Thinking on his feet, The Great One would drill Punk with a Rock Bottom on the ringside mats. Back in the ring, Rock drilled Punk with a spinebuster and signalled for the People’s Elbow. Suddenly, the lights would go out. No, The Undertaker wasn’t here. Instead, we heard a huge kerfuffle, which included the sound of a table breaking. We briefly got a glimpse of The Shield members (Seth Rollins, Dean Ambrose and Roman Reigns) giving Rock a triple-powerbomb through the main announcer’s table. Cole assured us that it was The Shield, and he would never lie, right?


Referee Mike Chioda was also limping, which suggested that he took some sort of blow along the way. Nevertheless, when the lights came back on, Rock was lying KO’d on the wreckage of an announcer’s table. (By the way, how cool is it for Rock, as a top actor, to risk injury by not only taking a triple powerbomb, but to do so through a table, and in near-darkness?). Punk smirked, as did his manager Paul Heyman, as the WWE Champion sensed victory was in his grasp. Rather than making it appear more accidental, Punk bought right in and rolled Rock into the ring, where he pinned him one-two-three!

Against most predictions, CM Punk had retained the WWE Title against The Rock, albeit controversially. Or had he?

“No chance …”

Fans erupted when Vince McMahon’s music played. Mr. McMahon was no fool, clearly noting The Shield’s involvement and reminding us of the pre-match stipulation. Therefore, Vince would officially strip Punk of the WWE Title, only for Rock to interrupt him. “You’re not taking it from him. I am!” Rock demanded that the match be restarted, and Vince compiled. An aghast Punk tried to wear Rock down quickly and hit his Big Elbow, but Rock kicked out to huge cheers. Sensing that his chances of winning were slipping, Punk then tried to hit Rock with a GTS. But Rock broke away and hit another spinebuster, leading to a People’s Elbow. One-two-three!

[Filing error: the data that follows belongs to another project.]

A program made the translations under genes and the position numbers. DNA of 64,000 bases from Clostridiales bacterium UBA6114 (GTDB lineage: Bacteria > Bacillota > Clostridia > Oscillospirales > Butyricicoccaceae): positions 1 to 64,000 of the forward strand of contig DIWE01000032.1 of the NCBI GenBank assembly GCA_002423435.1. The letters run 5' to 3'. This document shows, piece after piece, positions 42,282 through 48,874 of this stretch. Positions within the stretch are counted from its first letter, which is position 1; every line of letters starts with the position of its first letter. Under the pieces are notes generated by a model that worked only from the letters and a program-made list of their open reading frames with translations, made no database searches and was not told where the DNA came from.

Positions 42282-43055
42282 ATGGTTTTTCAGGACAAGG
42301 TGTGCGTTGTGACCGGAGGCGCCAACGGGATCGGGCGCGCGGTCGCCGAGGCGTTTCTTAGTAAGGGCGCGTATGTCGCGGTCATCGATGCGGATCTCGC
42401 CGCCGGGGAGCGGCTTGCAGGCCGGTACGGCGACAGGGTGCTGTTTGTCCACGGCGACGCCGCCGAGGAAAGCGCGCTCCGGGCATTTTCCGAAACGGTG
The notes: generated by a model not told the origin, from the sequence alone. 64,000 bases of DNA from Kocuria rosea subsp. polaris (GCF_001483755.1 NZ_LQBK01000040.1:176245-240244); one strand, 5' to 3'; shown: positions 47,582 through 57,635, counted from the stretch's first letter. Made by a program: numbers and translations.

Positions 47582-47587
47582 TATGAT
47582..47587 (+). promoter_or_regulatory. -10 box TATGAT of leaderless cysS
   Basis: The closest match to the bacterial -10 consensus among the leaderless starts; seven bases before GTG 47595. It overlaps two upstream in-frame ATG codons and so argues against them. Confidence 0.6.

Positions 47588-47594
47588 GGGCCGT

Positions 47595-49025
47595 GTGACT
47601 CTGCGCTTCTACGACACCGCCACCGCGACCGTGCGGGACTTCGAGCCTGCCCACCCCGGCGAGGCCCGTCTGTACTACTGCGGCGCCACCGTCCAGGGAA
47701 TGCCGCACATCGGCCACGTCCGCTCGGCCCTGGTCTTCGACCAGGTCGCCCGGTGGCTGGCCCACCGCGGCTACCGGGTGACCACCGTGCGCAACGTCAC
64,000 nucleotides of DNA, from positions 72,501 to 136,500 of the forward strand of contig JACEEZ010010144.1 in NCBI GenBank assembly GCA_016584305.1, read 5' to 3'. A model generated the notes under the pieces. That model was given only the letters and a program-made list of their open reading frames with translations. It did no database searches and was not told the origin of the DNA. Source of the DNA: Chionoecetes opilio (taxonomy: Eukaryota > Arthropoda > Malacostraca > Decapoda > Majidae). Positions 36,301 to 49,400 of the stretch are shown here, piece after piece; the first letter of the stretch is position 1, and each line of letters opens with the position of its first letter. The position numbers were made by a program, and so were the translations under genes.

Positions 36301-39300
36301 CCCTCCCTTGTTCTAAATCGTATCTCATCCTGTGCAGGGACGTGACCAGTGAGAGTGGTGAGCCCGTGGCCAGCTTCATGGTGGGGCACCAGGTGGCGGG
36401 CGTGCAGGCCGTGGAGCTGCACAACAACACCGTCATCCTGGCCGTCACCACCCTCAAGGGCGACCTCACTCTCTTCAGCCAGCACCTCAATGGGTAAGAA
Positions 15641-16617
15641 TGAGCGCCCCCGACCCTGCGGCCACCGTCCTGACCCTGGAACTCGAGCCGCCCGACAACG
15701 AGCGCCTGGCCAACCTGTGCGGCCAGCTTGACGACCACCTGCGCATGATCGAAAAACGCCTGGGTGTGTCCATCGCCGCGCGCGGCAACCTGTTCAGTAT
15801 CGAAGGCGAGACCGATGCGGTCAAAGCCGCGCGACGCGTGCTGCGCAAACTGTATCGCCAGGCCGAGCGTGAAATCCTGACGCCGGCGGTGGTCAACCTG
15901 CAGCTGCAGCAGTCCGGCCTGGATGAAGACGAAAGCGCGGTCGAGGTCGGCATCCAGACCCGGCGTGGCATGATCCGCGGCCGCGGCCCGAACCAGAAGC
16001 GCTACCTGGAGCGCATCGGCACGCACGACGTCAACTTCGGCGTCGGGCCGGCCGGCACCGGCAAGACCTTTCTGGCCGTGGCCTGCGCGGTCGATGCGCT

The Rock had officially ended CM Punk’s historic reign as WWE Champion to a massive response. Not only was Punk’s run at an end, but Rock himself had achieved something truly significant. Having once been the face of the company, Rock hadn’t held the WWE Title since SummerSlam 2002. He had gone Hollywood, and fans had assumed he would never wrestle again. Now, here at Royal Rumble 2013, Rock had once again become the WWE Champion. What a story. It also conveniently sets up a colossal rematch between Rock and John Cena as our main event for WrestleMania 29. I can’t wait to see it.

I would say, though, that Punk losing the belt via a People’s Elbow was a bit weak. At the very least, we could have gotten a Rock Bottom first, because the People’s Elbow on his own isn’t devastating. It used to be the icing on the cake, rather than the cake itself. Sure, Punk is small in stature, which means the People’s Elbow could be more impactful. But having been WWE Champion for fourteen months, it seemed like an anticlimactic final blow for him to take. Nevertheless, I was very happy to see Rock win the WWE Title, and I now wonder what Punk will do himself at WrestleMania. Also, how surreal is it to have The Rock as WWE Champion once again?


WWE Royal Rumble 2013 was a big success on the whole then. The opener was enjoyable enough, while the Tag Team Title clash served its purpose. The Rumble itself wasn’t an all-time classic, but it did have its moments, along with some nice surprises. And Punk vs. Rock lived up to the hype, while delivering a feel-good ending that initiates the road to WrestleMania 29. So, I would give this show a thumbs-up as we begin to prepare for the biggest wrestling event of 2013.